Virtual Reality Distraction to Help Control Acute Pain during Medical Procedures
Excessive pain during medical procedures is a widespread problem. Severe pain is especially problematic for severe burn patients who often endure dozens of wound cleanings/debridements and dozens of physical therapy sessions over a period of weeks or months after their initial injury. Pain medications help substantially, but are typically inadequate to control such intense pain from mechanical stimulation of pain receptors during severe burn wound cleaning/debridement. Immersive Virtual Reality (VR) distraction, a nonpharmacologic analgesic used in addition to traditional pain medications, may help bring pain down to more tolerable levels during medical procedures. Patients report 35–50% reductions in procedural pain while in a distracting immersive world, and fMRI brain scans show large drops in pain-related brain activity during virtual reality analgesia (www.vrpain.com). Contrary to concerns that distraction would not work with patients in severe to excruciating pain, preliminary results show that VR distraction is most effective for patients who need it the most, those with the highest pain intensity levels. VR is thought to reduce pain by blocking people’s view of the real world, directing patients’ attention into the virtual world, leaving less attention available to process incoming signals from pain receptors. Consistent with an attentional mechanism, results of laboratory studies show that highly immersive VR systems (hypothesized to be more attention demanding) reduce pain more effectively than less immersive VR systems. We review evidence from clinical and laboratory research studies exploring Virtual Reality analgesia, concentrating primarily on the work ongoing within our group. We briefly describe preliminary results of VR applications for settings other than burn patients; dental fears patients, venipuncture, cerebral palsy patients during physical therapy, older male patients undergoing endoscopic trans-urethral microwave thermo-therapy of an enlarged benign prostate, and patients in pain from a blunt force trauma injury. Finally, we briefly discuss recent and future improvements in VR distraction technology.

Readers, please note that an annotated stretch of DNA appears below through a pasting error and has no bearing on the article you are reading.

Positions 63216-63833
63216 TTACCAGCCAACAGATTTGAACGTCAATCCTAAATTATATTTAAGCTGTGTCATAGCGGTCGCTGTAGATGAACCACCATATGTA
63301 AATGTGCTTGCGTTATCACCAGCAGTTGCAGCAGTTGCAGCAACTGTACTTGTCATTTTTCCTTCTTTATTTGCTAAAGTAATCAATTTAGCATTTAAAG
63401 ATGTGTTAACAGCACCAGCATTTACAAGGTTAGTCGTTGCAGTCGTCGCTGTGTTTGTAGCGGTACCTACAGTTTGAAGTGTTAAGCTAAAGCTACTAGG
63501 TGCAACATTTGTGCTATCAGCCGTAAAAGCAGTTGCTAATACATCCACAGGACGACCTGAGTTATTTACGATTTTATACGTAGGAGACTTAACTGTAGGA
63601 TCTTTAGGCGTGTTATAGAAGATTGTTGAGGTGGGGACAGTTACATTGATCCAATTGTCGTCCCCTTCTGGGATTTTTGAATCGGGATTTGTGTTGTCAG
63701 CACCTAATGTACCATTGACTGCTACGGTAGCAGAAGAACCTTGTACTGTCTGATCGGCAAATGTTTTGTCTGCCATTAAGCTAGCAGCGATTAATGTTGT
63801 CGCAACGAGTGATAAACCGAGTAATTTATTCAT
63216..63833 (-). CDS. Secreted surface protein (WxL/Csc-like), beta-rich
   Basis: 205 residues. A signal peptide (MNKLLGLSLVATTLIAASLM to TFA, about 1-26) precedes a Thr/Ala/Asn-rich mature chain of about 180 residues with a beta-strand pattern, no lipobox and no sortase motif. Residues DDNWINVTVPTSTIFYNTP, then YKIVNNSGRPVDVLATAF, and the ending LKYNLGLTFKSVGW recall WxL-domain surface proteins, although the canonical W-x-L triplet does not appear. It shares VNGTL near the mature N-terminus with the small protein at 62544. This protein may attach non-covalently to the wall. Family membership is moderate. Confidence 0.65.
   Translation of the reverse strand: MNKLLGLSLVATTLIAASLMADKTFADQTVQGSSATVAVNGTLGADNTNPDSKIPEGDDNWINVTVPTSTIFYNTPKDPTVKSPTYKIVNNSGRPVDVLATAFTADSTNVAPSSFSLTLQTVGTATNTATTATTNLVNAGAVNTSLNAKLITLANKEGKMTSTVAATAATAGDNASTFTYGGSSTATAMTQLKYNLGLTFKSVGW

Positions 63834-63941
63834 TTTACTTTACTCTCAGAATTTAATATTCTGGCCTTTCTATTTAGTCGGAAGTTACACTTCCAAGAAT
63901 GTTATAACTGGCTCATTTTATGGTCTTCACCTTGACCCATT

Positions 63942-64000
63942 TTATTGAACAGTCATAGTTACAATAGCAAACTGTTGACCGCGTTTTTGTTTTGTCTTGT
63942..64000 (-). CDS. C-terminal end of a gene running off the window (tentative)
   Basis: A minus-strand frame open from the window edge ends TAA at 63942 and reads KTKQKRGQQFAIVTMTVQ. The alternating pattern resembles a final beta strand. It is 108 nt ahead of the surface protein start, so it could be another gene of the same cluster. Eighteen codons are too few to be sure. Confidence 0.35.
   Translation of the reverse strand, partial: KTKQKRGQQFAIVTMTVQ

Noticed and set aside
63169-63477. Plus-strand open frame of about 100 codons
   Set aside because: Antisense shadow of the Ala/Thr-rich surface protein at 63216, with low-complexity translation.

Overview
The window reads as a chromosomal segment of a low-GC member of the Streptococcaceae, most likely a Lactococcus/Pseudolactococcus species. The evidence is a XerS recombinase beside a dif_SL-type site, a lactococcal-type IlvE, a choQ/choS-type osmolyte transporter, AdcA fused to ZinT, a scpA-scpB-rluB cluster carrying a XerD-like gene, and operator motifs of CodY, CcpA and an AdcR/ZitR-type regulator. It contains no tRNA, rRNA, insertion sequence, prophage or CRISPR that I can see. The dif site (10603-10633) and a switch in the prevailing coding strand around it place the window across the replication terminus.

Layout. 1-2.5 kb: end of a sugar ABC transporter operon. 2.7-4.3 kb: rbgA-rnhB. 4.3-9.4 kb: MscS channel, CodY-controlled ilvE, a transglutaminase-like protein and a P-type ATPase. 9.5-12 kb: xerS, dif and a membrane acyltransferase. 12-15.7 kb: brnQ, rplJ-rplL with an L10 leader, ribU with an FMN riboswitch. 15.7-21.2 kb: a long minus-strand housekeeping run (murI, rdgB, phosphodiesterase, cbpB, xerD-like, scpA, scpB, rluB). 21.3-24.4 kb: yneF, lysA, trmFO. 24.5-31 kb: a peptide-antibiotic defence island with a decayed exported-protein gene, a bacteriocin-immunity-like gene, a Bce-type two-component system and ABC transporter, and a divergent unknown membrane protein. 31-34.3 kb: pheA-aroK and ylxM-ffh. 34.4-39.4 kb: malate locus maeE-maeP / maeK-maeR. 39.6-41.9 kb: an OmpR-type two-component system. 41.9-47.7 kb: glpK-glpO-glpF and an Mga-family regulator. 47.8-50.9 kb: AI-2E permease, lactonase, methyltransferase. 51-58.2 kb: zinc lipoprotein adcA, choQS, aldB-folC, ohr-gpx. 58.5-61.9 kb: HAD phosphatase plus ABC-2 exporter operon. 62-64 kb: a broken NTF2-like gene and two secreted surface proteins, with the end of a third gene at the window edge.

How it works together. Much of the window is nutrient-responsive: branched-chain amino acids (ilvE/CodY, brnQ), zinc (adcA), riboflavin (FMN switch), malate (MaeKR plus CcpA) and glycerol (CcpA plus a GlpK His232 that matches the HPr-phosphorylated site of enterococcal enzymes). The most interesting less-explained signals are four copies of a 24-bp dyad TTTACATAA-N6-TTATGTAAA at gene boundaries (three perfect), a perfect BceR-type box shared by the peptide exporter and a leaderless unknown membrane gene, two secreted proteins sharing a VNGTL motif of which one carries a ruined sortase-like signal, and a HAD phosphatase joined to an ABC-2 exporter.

KeywordsVirtual reality Pain distraction Analgesia Non-pharmacologic pain reduction
This manuscript was funded by the following NIH grants2R01GM042725-21A1 (PI Patterson), NIH 1R01AR054115-01A1 (PI Sharar), Shriners Hospitals for Children, Tampa Florida (award ID #71011-GAL2018, PI Walter Meyer III, MD), and from a charitable donation from the MayDay Fund (PI Walter Meyer III, MD).
The current Springer chapter is an updated version of the following Springer journal review manuscript. Significant portions of the following article originally published by Springer are reproduced verbatim in the current chapter, with kind permission from Springer Science+Business Media and with authors’ permission. Hoffman HG, Chambers GT, Meyer WJ 3rd, Arceneaux LL, Russell WJ, Seibel EJ, Richards TL, Sharar SR, Patterson DR. Virtual reality as an adjunctive non-pharmacologic analgesic for acute burn pain during medical procedures. Ann Behav Med. 2011;41:183–91. Copyrighted by The Society of Behavioral Medicine 2011.
Conflict of Interest Statement
The authors have no conflict of interest to disclose.
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